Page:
Active day in the Supreme Court
They denied cert. in Woollard v. Gallegher, but granted it in Arbramski v. US.
The latter case involves an LEO whose uncle (living in a different State) wanted to buy a gun. The LEO said he could get it for him, at an LEO discount price. The LEO bought it from an FFL, and went thru the background check. He then shipped it to an FFL in his uncle's State, who transferred it to the uncle, who likewise went through a background check. The LEO was, however, prosecuted for having filled out the 4473 and certified himself to be the actual buyer.
I uncovered in my ancient files a BATF "Industry Circular," from 1979, which advises dealers to avoid straw man sales, and in defining them says they are unlawful if the ultimate recipient is a prohibited person, and lawful if the ultimate recipient could legally buy.
What other possible carry cases are in the pipeline, esp. if they've been heard by a circuit? Do we need to wait for a ruling in the two or three 9th-circuit cases?
Posted by: anonymouse at October 15, 2013 11:24 AM
I couldn't figure out (even assuming this is illegal) how in the world ATF figured out this is what happened. I mean, there were two totally legitimate transactions with NICS checks and everything. How did they connect the Virginia purchase to the later FFL transfer in Pennsylvania?
The answer, from the Government's opposition to the Cert Petition, is the buyer/nephew was a suspect in a bank robbery and they executed a warrant at his house and found the receipts for the gun transfers. This makes this whole thing look like sour grapes on the Govt's part: they couldn't link him to the robbery, so they'll stick him with the gun charge.
Posted by: Sertorius at October 15, 2013 12:52 PM
The Supreme Court is not going to reverse the 4th Circuit's outrageous opinion in Woollard v. Gallegher. That is a great disappointment.
A person should not have to prove a “good and substantial reason” to get a carry permit. The desire to exercise one's right to keep and bear arms for self defense and other lawful purposes is justification enough. And the government's asserted desire to reduce the prevalence of firearms is not a compelling reason to deprive us of this right. That balancing of interests was already done a long time ago - when the Constitution, including the Second Amendment, was adopted as a restraint on government.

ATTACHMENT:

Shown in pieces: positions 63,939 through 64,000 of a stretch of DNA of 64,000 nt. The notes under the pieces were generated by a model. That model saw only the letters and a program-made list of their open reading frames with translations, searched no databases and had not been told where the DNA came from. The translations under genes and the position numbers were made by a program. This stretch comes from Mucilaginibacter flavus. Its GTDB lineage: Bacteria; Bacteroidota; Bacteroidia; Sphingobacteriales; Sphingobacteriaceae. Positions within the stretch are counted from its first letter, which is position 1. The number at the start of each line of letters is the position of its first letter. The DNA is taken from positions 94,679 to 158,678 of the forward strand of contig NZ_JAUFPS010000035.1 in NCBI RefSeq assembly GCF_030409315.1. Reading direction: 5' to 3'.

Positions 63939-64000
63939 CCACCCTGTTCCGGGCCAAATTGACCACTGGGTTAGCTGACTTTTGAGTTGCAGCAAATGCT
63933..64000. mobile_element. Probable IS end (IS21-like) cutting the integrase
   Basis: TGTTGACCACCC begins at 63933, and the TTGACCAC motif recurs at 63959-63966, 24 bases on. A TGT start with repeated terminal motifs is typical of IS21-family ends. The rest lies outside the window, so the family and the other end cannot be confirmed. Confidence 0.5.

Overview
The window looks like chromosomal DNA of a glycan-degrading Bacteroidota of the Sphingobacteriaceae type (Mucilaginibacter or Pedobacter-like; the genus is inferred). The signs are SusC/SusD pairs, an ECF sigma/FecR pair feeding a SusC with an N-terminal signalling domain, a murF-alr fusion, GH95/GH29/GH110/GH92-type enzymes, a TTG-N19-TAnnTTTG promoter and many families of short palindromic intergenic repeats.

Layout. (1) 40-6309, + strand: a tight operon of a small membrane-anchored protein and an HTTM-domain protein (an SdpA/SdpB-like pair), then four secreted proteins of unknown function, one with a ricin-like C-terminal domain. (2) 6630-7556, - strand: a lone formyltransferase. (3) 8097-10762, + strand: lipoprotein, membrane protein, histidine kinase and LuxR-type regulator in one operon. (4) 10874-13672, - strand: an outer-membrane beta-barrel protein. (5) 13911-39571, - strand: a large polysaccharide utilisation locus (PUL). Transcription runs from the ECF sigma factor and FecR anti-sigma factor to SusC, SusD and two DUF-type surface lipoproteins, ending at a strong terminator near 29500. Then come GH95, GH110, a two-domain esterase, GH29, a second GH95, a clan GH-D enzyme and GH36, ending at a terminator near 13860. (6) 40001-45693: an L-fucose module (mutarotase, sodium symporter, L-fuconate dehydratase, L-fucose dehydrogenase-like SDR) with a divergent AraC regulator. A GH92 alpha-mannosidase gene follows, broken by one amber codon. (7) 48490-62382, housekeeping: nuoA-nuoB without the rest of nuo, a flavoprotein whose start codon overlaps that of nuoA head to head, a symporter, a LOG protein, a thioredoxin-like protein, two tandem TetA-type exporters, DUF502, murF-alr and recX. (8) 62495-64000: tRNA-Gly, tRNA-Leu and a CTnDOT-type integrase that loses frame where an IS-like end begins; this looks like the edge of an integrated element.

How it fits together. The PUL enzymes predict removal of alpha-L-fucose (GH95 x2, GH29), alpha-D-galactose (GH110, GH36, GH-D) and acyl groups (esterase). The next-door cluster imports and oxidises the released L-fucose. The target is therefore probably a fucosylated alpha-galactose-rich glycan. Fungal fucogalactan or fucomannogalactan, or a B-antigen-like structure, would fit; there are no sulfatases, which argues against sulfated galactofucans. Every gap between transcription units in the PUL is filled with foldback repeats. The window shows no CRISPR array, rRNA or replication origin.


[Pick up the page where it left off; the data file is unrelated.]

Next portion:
On the other hand, at least the 4th Circuit court "assumed" that the right to bear arms applied outside of the home (even if they rendered the right essentially meaningless, in practice, as a restraint on government).
The Supreme Court gets to pick and choose the cases they review, and there are lots of factors that go into that decision. But these issues are going to get to the Supreme Court soon (there are cases pending for decision in the 9th Circuit right now, for example). We will just have to wait.
Posted by: Bill Bentnickel at October 15, 2013 02:58 PM
The two cases for California in the 9th represent the last remaining "big state" may-issue regime (now with no legal OC element to clutter it up) and the case in Hawaii involves the last and arguably worst of the "may-issue in theory but no-issue in practice" states. Even MD and NJ issue -some- permits, HI has had none or one depending on how you count.
After those three clear the "pipeline”, and they are overdue at this point as far as I can tell procedure-wise, all of the Circuits with restrictive may-issue states (the only ones that are likely to see meaningful challenges) will have had those challenges heard and ruled on.
The issue can't get any riper at that point.
Posted by: Matthew Carberry at October 15, 2013 03:17 PM
People are also talking about Drake v. Filko (started as Muller v. Maenz) out of New Jersey. The New Jersey Supreme Court is going to take it up but it's also ripe for the US Supremes...it has been denied En Banc review at the 3rd Circuit. Gura may have been waiting to file for cert with this one as a spare in case Woollard went wrong.
Posted by: A nunny moose... at October 15, 2013 05:54 PM
I am curious, are Writ Of Certiorari limited to Lawyers? Or can private individuals submit them also? Just curious.
Posted by: Joel Stoner at October 16, 2013 12:32 AM
The ACLU's Cert in Woollard v. Gallagher surprises me, they usually stay out of Second Amendment cases.
Posted by: Joel Stoner at October 16, 2013 01:04 AM
A "writ of certiorari" is the legal term for the order from the US Supreme Court accepting an appeal from the lower court. It can only be issued by Supreme Court.
You ask the court to accept an appeal filing a "Petition for Writ of Certiorari." Normally lawyers file these, but private individuals may file them on their own behalf. If the Supreme Court agrees to hear your case, it "grants" your Petition.
Posted by: Sertorius at October 16, 2013 09:00 AM